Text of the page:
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Identity & Community
00000176-e6f7-dce8-adff-f6f771360000Keystone Crossroads: Rust or Revival? explores the urgent challenges pressing upon Pennsylvania's cities. Four public media newsrooms are collaborating to report in depth on the root causes of our state's urban crisis -- and on possible solutions. Keystone Crossroads offers reports on radio, web, social media, television and newspapers, and through public events.Our partner stations are WHYY in Philadelphia, WPSU in State College and witf in Harrisburg. Read all of the partner stories here.Pittsburgh’s WQED joins the collaboration as an associate partner. Support for this project comes from the Corporation for Public Broadcasting.

Shale Region Housing Assistance Program Gets Statewide Rollout

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Eleanor Klibanoff
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WPSU

 

It's the first thing in the morning, which means Ramona DiMassimo has already claimed her spot at one of the desks in the computer room of her apartment building. She says having Internet access down the hall from her apartment has been "habit forming."

"I don't get anything done," she said, laughing. "I headed in half an hour ago for breakfast and, well, I haven't made it yet!" 

DiMassimo, and her dog Elvis, used to live in a mobile home. She couldn't afford necessary repairs and sometimes the heating bills. She resisted moving into low-income housing, expecting the worst. But Memorial Homes, a new low-income apartment building in Williamsport, surprised her.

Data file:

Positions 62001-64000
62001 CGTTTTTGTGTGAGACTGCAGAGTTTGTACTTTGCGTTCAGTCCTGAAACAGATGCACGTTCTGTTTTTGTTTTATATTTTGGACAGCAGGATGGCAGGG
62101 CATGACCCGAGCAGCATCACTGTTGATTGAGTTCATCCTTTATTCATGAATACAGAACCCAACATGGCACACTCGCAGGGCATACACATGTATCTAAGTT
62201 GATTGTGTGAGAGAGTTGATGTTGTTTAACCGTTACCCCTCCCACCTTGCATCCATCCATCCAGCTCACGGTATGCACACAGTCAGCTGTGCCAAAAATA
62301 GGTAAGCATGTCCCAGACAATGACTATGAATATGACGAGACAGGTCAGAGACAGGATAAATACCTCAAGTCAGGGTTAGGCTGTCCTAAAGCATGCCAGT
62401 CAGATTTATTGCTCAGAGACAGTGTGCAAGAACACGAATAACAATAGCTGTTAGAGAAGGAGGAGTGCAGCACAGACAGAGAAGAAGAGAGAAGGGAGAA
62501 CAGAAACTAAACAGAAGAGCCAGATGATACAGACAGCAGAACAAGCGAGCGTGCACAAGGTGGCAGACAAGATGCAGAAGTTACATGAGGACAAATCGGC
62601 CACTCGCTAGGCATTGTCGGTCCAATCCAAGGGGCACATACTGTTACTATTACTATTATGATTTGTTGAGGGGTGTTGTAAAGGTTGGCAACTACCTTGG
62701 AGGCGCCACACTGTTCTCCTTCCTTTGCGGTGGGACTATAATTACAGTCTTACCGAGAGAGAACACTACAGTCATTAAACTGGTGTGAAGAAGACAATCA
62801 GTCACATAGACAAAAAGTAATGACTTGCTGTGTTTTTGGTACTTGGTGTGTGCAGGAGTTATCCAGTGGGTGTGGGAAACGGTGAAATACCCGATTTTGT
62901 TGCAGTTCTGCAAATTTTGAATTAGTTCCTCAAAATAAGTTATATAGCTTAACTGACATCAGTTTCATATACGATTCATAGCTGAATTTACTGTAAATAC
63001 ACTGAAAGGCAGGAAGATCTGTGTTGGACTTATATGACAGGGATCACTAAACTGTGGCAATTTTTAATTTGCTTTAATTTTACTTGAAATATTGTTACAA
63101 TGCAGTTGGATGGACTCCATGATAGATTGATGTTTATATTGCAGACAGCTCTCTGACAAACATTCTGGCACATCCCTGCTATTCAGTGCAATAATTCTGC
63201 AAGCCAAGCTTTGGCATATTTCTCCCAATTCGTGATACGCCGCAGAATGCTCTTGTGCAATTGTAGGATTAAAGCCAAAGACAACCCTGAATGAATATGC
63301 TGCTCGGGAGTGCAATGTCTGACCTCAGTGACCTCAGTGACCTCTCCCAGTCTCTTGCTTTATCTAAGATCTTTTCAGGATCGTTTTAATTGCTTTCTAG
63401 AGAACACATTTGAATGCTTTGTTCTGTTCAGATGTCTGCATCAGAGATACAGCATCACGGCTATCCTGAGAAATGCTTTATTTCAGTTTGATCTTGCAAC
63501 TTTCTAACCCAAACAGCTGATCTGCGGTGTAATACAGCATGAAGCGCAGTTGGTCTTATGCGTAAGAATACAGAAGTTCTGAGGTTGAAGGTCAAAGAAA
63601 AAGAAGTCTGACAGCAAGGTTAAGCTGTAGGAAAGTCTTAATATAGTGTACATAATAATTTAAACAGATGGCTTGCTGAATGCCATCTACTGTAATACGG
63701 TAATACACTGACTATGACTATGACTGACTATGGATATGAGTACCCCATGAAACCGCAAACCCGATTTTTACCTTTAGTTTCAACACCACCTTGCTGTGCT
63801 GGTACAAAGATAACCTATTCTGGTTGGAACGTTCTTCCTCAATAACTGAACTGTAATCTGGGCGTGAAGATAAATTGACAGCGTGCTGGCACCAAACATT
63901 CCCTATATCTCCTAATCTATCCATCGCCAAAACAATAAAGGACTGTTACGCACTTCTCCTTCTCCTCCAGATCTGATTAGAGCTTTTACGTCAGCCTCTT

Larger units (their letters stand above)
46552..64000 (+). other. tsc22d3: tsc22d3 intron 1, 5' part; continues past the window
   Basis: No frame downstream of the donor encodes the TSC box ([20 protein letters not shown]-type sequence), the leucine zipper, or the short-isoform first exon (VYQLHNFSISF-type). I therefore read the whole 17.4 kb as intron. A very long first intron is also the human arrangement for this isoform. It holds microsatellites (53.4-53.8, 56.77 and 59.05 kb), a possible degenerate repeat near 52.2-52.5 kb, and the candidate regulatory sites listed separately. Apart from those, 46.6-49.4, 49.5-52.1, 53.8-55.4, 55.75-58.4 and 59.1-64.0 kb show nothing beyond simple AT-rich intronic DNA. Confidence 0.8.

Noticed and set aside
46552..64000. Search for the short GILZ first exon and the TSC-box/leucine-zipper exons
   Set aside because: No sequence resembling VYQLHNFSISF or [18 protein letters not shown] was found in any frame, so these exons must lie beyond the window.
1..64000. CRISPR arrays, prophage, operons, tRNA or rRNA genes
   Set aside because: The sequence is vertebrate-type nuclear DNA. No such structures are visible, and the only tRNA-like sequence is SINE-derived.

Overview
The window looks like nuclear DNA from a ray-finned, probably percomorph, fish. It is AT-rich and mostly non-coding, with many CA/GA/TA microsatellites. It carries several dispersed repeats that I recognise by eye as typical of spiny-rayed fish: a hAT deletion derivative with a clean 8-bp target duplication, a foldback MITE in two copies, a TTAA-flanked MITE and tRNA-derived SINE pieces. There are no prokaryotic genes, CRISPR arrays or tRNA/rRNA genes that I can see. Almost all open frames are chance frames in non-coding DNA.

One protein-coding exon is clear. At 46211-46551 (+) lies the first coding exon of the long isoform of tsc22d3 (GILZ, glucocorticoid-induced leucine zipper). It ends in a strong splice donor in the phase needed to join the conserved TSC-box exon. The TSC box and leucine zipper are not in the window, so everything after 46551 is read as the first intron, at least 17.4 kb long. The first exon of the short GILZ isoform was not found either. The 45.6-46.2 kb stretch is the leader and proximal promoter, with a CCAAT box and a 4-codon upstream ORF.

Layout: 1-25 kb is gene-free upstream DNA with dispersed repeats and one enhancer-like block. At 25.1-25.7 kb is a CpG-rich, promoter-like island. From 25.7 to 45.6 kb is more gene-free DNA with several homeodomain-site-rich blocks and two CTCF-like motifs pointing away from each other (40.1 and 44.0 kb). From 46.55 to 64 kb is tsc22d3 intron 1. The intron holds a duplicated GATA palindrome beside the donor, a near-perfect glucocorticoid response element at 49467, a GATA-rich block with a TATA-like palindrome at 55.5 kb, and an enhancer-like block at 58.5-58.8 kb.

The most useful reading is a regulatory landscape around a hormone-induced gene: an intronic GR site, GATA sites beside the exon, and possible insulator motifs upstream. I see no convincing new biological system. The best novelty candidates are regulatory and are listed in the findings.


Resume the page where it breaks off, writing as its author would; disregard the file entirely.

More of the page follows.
The apartments are large, clean and well-maintained. There's a gym, a full-time staff and a community room. "All us old hens get in there and cackle," DiMassimo said.

Building Memorial Homes and sprucing up the surrounding neighborhood has been on the county's to-do list for years, says Kim Wheeler, deputy director of planning at the Lycoming County Planning Department.

"We've been talking about this since our strategic plan in 2006," said Wheeler. "We've had great visions, but we don't always have the resources." 

The county was able to invest $2.6 million into the project thanks to an unlikely source: fracking. In 2012, the state levied an "impact fee" — a sum companies pay to offset the public cost of new development — on each natural gas well. The proceeds went into the Pennsylvania Housing Affordability and Rehabilitation Enhancement Fund, known as the PHARE fund. 

Read more of this report on the site of our partner, Keystone Crossroads